For 160 and with that information I just gave you, what do you think?
Jared - I noticed you are new to the board. In the future you will notice that it helps if you provide all the relevant information upfront. It helps with the analysis.
Furnishedowner did the analysis considering the $200k purchase price. If you change it to $160k, you can update his analysis to:
Rent= $2450/month (still the same)
Expenses= $1225/month (still the same)
Mortgage = $1330/month for 200K @ 7% for 30 years. Changes to $1064, which will give you approximately $160/month of positive cash flow, or $40 per unit.
This without considering any fix up you may need to do.
Now, for your $40K downpayment, you are getting just $1920 annual income for a 4.8% return on your invested capital. This is about what you can get right now with 10 year bank CDs. The CDs are FDIC insured so you will get all your principal back.
If you are going to take on the risk of property management with the liability that come with it, you should get a much better return on your investment.
Dave - not really. I do the deal screening considering 100% financing even though I know I am not going to get it. If I allow for a down payment on my analysis then I could make a lot of bad deals look good by putting 20%, 40%, etc down.
The basic idea is that we should not use the down payment as a way to make a deal cash flow.
If you really want to get into the land lord game, you may want to look into condos. Not new condos, but older ones built in the 70’s and eighties. Most are in pretty good condition, and are in subdivisions where you can pick up 4 or five units for less than 1/4 of the price of the average duplex.
Here in the atlanta market (and probably yours) there are thousands of condo units that can be picked up for 10 to 20 cents on the dollar (10k-20k), and are in decent areas with rents in the 600-700 range. The biggest cost being the condo association fees.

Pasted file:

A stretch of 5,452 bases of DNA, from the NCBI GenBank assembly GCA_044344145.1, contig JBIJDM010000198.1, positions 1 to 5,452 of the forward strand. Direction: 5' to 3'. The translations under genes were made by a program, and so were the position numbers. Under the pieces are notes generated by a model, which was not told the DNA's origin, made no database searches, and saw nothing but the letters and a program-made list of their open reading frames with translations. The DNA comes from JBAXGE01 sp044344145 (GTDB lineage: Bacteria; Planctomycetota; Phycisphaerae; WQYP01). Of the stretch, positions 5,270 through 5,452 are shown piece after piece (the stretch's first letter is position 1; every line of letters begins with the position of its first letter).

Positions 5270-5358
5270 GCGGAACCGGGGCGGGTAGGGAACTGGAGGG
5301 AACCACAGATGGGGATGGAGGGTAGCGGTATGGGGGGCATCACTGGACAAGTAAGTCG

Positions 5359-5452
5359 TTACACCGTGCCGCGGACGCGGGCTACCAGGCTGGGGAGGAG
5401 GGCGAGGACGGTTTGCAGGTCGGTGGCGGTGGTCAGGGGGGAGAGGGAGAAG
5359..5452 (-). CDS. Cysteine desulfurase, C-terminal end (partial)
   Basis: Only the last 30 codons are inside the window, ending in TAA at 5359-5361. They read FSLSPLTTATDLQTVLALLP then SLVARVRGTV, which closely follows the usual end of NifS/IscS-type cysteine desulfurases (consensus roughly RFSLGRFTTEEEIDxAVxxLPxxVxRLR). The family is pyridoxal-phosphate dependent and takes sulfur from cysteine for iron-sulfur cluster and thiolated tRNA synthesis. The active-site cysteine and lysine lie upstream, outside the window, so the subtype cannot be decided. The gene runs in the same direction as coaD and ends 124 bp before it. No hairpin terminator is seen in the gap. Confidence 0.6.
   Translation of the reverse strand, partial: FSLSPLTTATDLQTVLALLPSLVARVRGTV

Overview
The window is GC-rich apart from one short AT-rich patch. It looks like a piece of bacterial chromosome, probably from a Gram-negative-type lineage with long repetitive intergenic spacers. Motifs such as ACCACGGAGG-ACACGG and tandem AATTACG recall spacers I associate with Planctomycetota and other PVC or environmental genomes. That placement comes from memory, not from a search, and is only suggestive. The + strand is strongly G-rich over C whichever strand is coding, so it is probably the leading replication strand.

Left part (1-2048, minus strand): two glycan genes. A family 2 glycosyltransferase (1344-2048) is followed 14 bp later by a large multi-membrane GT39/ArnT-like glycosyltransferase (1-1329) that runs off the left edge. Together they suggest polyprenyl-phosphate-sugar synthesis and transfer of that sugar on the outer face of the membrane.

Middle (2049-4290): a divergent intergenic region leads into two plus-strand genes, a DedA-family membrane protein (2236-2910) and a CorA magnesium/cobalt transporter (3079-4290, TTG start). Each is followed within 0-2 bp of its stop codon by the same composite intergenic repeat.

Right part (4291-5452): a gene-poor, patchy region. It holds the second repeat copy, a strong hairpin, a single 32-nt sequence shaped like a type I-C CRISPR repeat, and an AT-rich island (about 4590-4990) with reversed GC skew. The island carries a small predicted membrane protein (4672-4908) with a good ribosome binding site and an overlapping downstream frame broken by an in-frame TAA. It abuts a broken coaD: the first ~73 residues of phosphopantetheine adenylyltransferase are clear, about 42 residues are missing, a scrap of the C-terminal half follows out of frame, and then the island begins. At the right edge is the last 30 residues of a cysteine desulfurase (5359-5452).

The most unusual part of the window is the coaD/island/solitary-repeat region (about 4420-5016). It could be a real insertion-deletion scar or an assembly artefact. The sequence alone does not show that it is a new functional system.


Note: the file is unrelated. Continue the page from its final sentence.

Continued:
Ii I had learned about this goldmine in 2004 when my wife and I made our first investment in a quad at 310k, we would have ended up making and saving a lot more money.
I recognize that your numbers assumed 100% financing. I am just reinforcing the reality of the lending marketplace by pointing out that JAREDfromPA will only get the numbers you describe with 80% financing.
100% financing is just not a realistic possibility in the residential mortgage loan market these days.
I guess they are so cheap because they are not the latest and greatest in style and amenities. They are still very usable and livable, just not with the stuff that buying clients expect to see in a condo today (renters however, don’t care as they just want a decent place to live).
Association fees are all over the place depending on what what originally set up. I sold a 2 bed 2.5 bath unit on shortsale last year for just $24k with an association fee of $200 per month in an area where market rent is $700.